The broad American belief that foreign aid is stuffed down tropical rat holes has been recently reinforced by a young Zambian, Oxford-trained economist named Dambisa Moyo. Her book, "Dead Aid," has launched her as a conservative celebrity, feted by Steve Forbes and embraced by the Cato Institute.
And the book is something of a marvel: Seldom have so many sound economic arguments been employed to justify such disastrously wrongheaded conclusions.
Moyo is on firm ground in criticizing decades of direct foreign assistance to African governments. Such aid has often propped up corrupt elites, shielded leaders from the consequences of their own incompetence and delayed reforms necessary for the development of working markets. She is correct in emphasizing the decisive role of trade, direct foreign investment and local capital in the development of poor nations -- sources of opportunity that dwarf aid flows in size and importance.
I'd go further. Through most of the past several decades, the development of Africa has not even been the purpose of foreign aid. Europeans often provided money to elites in former colonies to assuage guilt. During the Cold War, Americans often used aid to reward loyalty. Most Westerners seemed to view developing nations as basket cases from which little could be expected anyway.
But Moyo does not take sufficient account of the broad reaction against this kind of direct aid beginning in the 1990s. The United States started taking a much more targeted and strategic approach. The Millennium Challenge Account directed new aid to nations willing to work as responsible partners, dedicated to reform and transparency. Initiatives on AIDS and malaria required and achieved measurable outcomes and have often worked through civil society instead of giving money directly to African governments.
Moyo dismisses these efforts, stating that her book is "not concerned with emergency and charity-based aid." But America's AIDS and malaria programs are more than "charity." They herald a new approach to foreign aid -- focused, centrally directed and results-oriented. The President's Emergency Plan for AIDS Relief (PEPFAR), for example, a program I advocated while I worked at the White House, has helped more than 2 million people get treatment for AIDS. The scale of the program has also resulted in the strengthening of African supply, management and human resource systems -- encouraging a professionalism that bleeds through an entire health system and beyond.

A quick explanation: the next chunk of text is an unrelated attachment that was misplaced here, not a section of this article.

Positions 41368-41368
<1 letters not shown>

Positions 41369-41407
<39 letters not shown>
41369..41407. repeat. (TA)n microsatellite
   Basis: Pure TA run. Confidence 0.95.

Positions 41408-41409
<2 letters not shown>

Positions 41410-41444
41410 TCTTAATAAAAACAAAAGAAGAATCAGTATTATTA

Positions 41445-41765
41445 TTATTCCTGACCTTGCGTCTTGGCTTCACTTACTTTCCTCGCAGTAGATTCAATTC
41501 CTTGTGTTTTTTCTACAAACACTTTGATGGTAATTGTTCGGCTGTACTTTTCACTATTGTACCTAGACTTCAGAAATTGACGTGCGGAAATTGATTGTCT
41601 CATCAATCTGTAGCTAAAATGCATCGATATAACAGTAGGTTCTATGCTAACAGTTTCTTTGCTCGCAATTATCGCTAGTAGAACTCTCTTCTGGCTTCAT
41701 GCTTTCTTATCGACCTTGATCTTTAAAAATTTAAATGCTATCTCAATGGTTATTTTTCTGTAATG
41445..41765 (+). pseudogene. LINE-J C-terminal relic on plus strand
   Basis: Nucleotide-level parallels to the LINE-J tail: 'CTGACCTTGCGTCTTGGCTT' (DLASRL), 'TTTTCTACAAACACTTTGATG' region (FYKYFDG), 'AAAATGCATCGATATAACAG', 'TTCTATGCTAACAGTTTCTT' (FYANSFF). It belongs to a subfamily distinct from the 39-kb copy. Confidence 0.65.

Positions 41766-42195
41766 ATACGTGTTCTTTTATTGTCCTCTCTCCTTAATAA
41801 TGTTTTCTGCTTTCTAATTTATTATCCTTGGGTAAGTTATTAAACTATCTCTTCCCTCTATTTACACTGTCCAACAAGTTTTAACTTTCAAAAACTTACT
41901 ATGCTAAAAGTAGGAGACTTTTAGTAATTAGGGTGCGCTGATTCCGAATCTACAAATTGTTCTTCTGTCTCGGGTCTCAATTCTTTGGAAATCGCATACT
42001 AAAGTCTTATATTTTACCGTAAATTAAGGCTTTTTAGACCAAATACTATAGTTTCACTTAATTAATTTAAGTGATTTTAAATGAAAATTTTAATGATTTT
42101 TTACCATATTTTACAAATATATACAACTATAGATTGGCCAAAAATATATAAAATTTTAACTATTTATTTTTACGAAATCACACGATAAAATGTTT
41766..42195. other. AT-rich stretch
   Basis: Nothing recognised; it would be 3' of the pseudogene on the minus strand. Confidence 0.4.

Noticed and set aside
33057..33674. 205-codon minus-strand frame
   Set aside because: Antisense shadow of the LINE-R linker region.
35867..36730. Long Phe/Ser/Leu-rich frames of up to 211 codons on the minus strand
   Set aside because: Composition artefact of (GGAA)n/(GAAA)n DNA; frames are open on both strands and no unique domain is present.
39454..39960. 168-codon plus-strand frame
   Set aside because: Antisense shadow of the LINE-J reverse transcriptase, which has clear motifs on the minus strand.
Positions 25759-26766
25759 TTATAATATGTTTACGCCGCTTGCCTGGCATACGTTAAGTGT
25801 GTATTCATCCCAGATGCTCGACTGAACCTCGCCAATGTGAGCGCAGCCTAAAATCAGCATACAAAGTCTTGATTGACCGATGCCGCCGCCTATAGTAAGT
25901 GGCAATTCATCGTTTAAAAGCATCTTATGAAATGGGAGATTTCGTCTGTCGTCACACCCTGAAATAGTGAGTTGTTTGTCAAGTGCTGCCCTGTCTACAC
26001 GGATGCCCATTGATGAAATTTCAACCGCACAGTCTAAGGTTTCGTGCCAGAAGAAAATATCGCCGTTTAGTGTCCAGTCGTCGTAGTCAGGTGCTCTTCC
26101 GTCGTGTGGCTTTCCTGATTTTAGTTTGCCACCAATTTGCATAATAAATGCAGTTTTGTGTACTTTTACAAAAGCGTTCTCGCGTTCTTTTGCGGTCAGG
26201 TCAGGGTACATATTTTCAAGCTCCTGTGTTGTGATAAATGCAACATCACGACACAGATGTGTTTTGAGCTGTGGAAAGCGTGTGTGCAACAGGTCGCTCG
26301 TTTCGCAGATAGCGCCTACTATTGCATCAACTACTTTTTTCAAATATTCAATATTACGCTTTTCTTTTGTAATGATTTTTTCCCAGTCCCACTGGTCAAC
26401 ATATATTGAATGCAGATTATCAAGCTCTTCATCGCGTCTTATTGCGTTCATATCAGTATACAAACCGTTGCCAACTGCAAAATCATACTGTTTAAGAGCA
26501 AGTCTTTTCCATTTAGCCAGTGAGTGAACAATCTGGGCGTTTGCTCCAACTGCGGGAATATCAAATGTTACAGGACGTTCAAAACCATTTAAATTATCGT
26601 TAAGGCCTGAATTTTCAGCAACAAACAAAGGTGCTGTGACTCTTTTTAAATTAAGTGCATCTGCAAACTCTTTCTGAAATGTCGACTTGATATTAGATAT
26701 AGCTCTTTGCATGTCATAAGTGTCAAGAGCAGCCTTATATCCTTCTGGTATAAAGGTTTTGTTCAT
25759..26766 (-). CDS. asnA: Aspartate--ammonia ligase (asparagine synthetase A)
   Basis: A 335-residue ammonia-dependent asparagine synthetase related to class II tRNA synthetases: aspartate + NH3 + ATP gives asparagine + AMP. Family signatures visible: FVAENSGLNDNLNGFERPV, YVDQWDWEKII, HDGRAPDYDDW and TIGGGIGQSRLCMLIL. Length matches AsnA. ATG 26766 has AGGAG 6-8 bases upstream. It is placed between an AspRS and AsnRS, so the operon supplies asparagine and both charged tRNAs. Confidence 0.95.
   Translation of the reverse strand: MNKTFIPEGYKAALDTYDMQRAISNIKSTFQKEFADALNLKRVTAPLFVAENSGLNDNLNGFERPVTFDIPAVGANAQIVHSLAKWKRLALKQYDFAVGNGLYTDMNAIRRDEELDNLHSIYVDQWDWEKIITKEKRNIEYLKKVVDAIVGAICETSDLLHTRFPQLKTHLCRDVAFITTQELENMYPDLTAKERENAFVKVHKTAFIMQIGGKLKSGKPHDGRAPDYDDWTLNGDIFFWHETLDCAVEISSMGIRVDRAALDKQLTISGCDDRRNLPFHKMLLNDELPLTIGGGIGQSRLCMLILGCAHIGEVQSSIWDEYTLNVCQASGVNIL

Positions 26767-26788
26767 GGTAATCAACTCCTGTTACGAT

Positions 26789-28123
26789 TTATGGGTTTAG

But it is perhaps for the best that Moyo did not write on these issues, because she knows little about them. Referring to America's AIDS program, she states: "In 2005, the United States pledged US $15 billion over five years to fight AIDS (mainly through the President's Emergency Plan for AIDS Relief). . . . But this had strings attached. Two-thirds of the money had to go to pro-abstinence programmes." The year of the pledge was 2003. And last year about one-thirteenth of the program was dedicated to both abstinence and marital faithfulness programs. It is not a small thing for an economist to be off by a factor of nine. And it is not a minor thing for Moyo to dismiss and distort the achievements of a foreign aid program that helped save her homeland of Zambia from social and economic ruin. In 2004, 7 percent of Zambians who needed AIDS drugs were receiving them. By September, that figure should exceed 66 percent. AIDS drugs, admittedly, do not guarantee economic growth. But I suspect that a generation of hopeless mass death would have undermined Zambia's economic prospects.
There are other limitations to "Dead Aid" -- its assertion that decimated global capital markets are a ready alternative to aid for African nations; its naive attitude toward Chinese engagement in Africa; its strange contention that African nations might be best served by "a decisive, benevolent dictator."
But Moyo's largest error is an overbroad condemnation of aid itself. "Aid fosters a military culture." "Aid engenders laziness on the part of the African policymakers." Surely there is a difference between aid provided to oppressive kleptocrats and aid given to faith-based organizations distributing AIDS drugs.
If Moyo's point is that some aid can be bad, then it is noncontroversial. If her point is that all aid is bad, then it is absurd. The productive political agenda is to increase the good while decreasing the bad. The productive academic debate is distinguishing between them.
Instead, "Dead Aid" chooses to push the envelope of absurdity, proposing a "world without aid" on a five-year timetable. Moyo does not detail the possible outcomes. But we can reliably predict one of them. Many now alive would be dead.
This article appears in full on CFR.org by permission of its original publisher. It was originally available here.